I had to inspect a Seminary on the south side of Chicago. The building was over 100 years old; typical Chicago brick construction. It had always been apartments with warehousing on the lower floors. Old Chicago apartments have a distinctive design. Maybe it's true of all apartment buildings from that era; tiny rooms with small hallways. The seminary has retained quite a bit of the flavor of the building while modernizing it for priests. There is a communal dining area and a chapel with custom glass designs.
The chapel area was, before the seminary bought the building, an artist's studio. But the large space with the 2.5 story ceiling, was too much to keep up so he sold to the building owner and moved north. The priest who took me around to do the inspection said they rent the space to Russian Orthodox and non-denominational congregations for worship. They are pleased it's being used.
During the course of the inspection, the seminarian walking around with me was excited to talk about the next phase of his studies. He was going to Chile in June, for 3 months, but the 2nd week of March, he was going to Greenville, Mississippi, to help the order down there. They have, he said, a strong presence in that area of the country and all the seminarians spend time working there. I looked at him. "Greenville? I know Greenville." He registered surprise as I don't have a Southern accent, couldn't even fake one if I tried. "How do you know Greenville?" Well, the head of the English department where I went to college was a Franciscan sister originally from Greenville. "Wow. Small world," he said.
The priest with us now turns to me and asks, "Who was this sister? That's kind of specific because we're the only order down there. There isn't a convent." "Her name was Sister Thea Bowman. She started at a Sacred Heart school and joined the convent there. When she went to Viterbo for college, she joined the Franciscans, who, as you know, founded Viterbo." The priest stared at me. "You studied under Thea?" I did. She recruited me for the English department and got, then, Viterbo College, to offer me enough scholarship money that 75% of my college experience was paid for. He looked at me.
"I know Thea. Everyone in Sacred Heart knows Thea. Thea is held up as a paragon for activism. You knew her. I am singularly impressed." I have a pencil sketch of her hanging in my living room. She was the most amazing person I think I have ever met. I will never, in my entire life, be half the person she was.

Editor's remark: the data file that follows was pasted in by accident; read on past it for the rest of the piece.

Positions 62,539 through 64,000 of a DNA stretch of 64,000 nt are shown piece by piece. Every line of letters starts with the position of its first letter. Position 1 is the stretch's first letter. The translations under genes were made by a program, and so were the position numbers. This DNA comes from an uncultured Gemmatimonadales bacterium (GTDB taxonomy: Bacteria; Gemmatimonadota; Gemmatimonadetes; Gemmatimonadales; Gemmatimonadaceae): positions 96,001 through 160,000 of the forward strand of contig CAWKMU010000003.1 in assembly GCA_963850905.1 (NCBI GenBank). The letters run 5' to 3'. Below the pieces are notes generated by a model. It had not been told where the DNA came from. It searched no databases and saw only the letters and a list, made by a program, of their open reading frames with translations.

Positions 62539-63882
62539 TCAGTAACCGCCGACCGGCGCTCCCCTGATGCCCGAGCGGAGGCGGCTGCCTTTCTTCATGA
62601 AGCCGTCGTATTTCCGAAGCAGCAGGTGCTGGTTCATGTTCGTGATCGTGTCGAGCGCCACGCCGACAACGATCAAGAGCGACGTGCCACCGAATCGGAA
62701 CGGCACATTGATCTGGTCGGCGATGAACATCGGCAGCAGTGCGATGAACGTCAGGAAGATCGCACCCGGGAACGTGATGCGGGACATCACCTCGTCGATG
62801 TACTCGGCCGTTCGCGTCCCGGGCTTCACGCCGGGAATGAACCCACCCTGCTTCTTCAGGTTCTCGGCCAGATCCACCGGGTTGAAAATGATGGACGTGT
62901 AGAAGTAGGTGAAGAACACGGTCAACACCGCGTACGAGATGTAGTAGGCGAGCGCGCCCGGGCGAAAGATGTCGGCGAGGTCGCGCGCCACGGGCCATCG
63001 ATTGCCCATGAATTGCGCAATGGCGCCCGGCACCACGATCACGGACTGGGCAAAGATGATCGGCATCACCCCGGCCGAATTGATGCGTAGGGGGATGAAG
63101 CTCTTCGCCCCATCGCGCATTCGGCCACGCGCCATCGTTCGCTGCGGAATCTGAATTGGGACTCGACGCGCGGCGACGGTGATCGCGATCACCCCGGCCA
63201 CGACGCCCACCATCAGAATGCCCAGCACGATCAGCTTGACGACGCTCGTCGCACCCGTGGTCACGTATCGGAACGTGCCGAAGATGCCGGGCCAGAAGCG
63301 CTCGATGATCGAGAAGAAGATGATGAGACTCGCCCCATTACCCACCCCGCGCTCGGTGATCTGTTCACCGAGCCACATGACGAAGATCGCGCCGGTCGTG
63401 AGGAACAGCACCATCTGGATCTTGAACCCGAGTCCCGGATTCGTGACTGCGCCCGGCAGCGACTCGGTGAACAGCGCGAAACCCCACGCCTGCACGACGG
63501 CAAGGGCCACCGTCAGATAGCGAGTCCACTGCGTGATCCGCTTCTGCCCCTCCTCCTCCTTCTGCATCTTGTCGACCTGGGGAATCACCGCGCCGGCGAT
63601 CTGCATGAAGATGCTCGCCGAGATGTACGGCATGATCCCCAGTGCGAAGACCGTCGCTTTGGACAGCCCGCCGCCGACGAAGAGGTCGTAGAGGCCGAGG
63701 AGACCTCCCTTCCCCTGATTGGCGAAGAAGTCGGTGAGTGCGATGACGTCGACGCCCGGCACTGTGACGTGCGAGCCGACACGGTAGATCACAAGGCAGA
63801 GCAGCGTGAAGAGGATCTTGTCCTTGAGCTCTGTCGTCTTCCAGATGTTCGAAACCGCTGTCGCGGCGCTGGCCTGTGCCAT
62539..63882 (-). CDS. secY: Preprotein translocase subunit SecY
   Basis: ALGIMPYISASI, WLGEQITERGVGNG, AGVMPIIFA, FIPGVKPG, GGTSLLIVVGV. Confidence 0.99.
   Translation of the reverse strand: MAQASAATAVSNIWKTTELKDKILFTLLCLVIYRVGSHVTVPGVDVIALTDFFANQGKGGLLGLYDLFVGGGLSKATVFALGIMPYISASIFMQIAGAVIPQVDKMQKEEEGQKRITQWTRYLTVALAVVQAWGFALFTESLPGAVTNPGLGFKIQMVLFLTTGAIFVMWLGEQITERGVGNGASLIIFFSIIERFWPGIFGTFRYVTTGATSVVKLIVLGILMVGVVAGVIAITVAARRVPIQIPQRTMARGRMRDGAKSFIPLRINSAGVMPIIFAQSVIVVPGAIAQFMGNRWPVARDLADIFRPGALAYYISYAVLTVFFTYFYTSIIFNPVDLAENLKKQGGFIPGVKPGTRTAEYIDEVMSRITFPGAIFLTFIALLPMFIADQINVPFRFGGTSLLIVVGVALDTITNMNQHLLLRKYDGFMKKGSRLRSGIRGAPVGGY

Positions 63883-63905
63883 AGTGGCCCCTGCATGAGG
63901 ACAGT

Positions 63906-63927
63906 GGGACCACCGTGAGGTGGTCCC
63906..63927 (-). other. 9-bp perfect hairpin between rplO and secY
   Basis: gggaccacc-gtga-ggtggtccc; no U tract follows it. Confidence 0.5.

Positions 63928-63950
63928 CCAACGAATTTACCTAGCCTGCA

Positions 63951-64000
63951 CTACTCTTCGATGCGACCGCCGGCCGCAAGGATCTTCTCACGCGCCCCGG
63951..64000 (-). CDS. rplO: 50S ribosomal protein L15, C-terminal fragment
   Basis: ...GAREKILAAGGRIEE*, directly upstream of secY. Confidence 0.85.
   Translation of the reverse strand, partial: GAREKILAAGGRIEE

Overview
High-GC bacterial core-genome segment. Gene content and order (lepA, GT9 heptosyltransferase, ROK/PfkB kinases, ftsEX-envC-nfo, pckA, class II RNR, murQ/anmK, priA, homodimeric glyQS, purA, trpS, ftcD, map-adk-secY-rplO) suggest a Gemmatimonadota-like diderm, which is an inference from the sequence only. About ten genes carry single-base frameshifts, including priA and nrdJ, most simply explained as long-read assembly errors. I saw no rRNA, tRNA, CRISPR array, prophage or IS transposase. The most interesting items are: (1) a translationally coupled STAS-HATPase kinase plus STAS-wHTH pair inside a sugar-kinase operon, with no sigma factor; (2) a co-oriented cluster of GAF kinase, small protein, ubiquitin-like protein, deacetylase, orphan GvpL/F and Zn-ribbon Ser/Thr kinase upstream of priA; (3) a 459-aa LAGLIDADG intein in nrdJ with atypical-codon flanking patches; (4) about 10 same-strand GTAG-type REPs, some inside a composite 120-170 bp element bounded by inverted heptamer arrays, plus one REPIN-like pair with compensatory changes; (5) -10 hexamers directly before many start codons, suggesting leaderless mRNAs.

"Madame, I knew you were a very interesting person when we shook hands. I am convinced of it now. I never had the pleasure of meeting Thea. To know she taught you gives me more respect for you."
I didn't know quite how to react to this. I don't know people I could drop into a sentence. One of the guys from the construction company building the hotel for which I needed to do this inspection, was dropping names left and right. "Well, when I got married, I couldn't have some of the Chicago Bears come to my wedding because my wife said they would upstage her." You know some of the Chicago Bears? "Oh yeah, I'm good friends with...", and then he rattles off 5 names from the 1985 Super Bowl team. He knows this person and that person from Chicago politics or Chicago celebrity.
I am always suspect of such people. Do they really know them as in, could they call these people up and ask them to come meet for lunch? Or, is it a way of getting something because we believe in the power of "Six Degrees of Separation" and we want to be associated, however minimally, with someone "famous". There's no reason you couldn't drop any celebrities name into a sentence as being an acquaintance even if the best you know them is from the Access Hollywood TV show. I have no way to prove you don't know them.
Thea sang at my wedding. I have a cassette tape of it and I sometimes think it would be wonderful to extract that part to have. I wouldn't know where to go to get that digitized. I would never have thought to bring up her name in any of the Catholic places I have been. It was a toss-away remark, made by a young man, excited to further his faith which allowed me to say, with much pride, "I knew Thea. I was taught by Thea." I carry her lessons. When I read Shakespeare's comedies with their sexual innuendo, I can hear her voice say, "Well, we're going to jump over those lines because you're Viterbo students and you won't get the joke." Of course that made us read and reread the lines looking for what was funny.
I also feel the priest was impressed with my skills to begin with. Tara and I kind of have that effect. We have been openly dismissed by men who think we can't possibly know what we're doing and then we do it and, um, yeah, about that dismissal. Father John didn't dismiss me. He said what I did was one of the most interesting jobs he'd seen. But the knowledge of having known Thea added a layer of competency. She gave a lot to her students. She still gives. Wish I could call her and tell her.
Beverage: Scottish Breakfast Tea
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